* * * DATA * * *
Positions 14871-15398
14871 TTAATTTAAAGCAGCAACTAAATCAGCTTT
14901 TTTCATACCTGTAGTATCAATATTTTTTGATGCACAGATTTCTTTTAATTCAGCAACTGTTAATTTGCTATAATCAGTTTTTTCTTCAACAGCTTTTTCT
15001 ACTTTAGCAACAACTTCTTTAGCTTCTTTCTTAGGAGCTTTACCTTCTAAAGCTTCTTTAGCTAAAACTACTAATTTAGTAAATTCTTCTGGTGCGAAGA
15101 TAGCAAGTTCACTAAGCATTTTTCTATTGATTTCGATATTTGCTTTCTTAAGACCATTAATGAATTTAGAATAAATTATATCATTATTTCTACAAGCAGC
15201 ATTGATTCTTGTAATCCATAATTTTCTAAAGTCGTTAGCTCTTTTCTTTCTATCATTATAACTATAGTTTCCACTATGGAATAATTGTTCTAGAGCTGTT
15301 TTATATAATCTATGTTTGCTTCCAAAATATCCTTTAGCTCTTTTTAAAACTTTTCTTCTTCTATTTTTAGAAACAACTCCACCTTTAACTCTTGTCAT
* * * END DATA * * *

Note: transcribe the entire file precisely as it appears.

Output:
Positions 14871-15398
14871 TTAATTTAAAGCAGCAACTAAATCAGCTTT
14901 TTTCATACCTGTAGTATCAATATTTTTTGATGCACAGATTTCTTTTAATTCAGCAACTGTTAATTTGCTATAATCAGTTTTTTCTTCAACAGCTTTTTCT
15001 ACTTTAGCAACAACTTCTTTAGCTTCTTTCTTAGGAGCTTTACCTTCTAAAGCTTCTTTAGCTAAAACTACTAATTTAGTAAATTCTTCTGGTGCGAAGA
15101 TAGCAAGTTCACTAAGCATTTTTCTATTGATTTCGATATTTGCTTTCTTAAGACCATTAATGAATTTAGAATAAATTATATCATTATTTCTACAAGCAGC
15201 ATTGATTCTTGTAATCCATAATTTTCTAAAGTCGTTAGCTCTTTTCTTTCTATCATTATAACTATAGTTTCCACTATGGAATAATTGTTCTAGAGCTGTT
15301 TTATATAATCTATGTTTGCTTCCAAAATATCCTTTAGCTCTTTTTAAAACTTTTCTTCTTCTATTTTTAGAAACAACTCCACCTTTAACTCTTGTCAT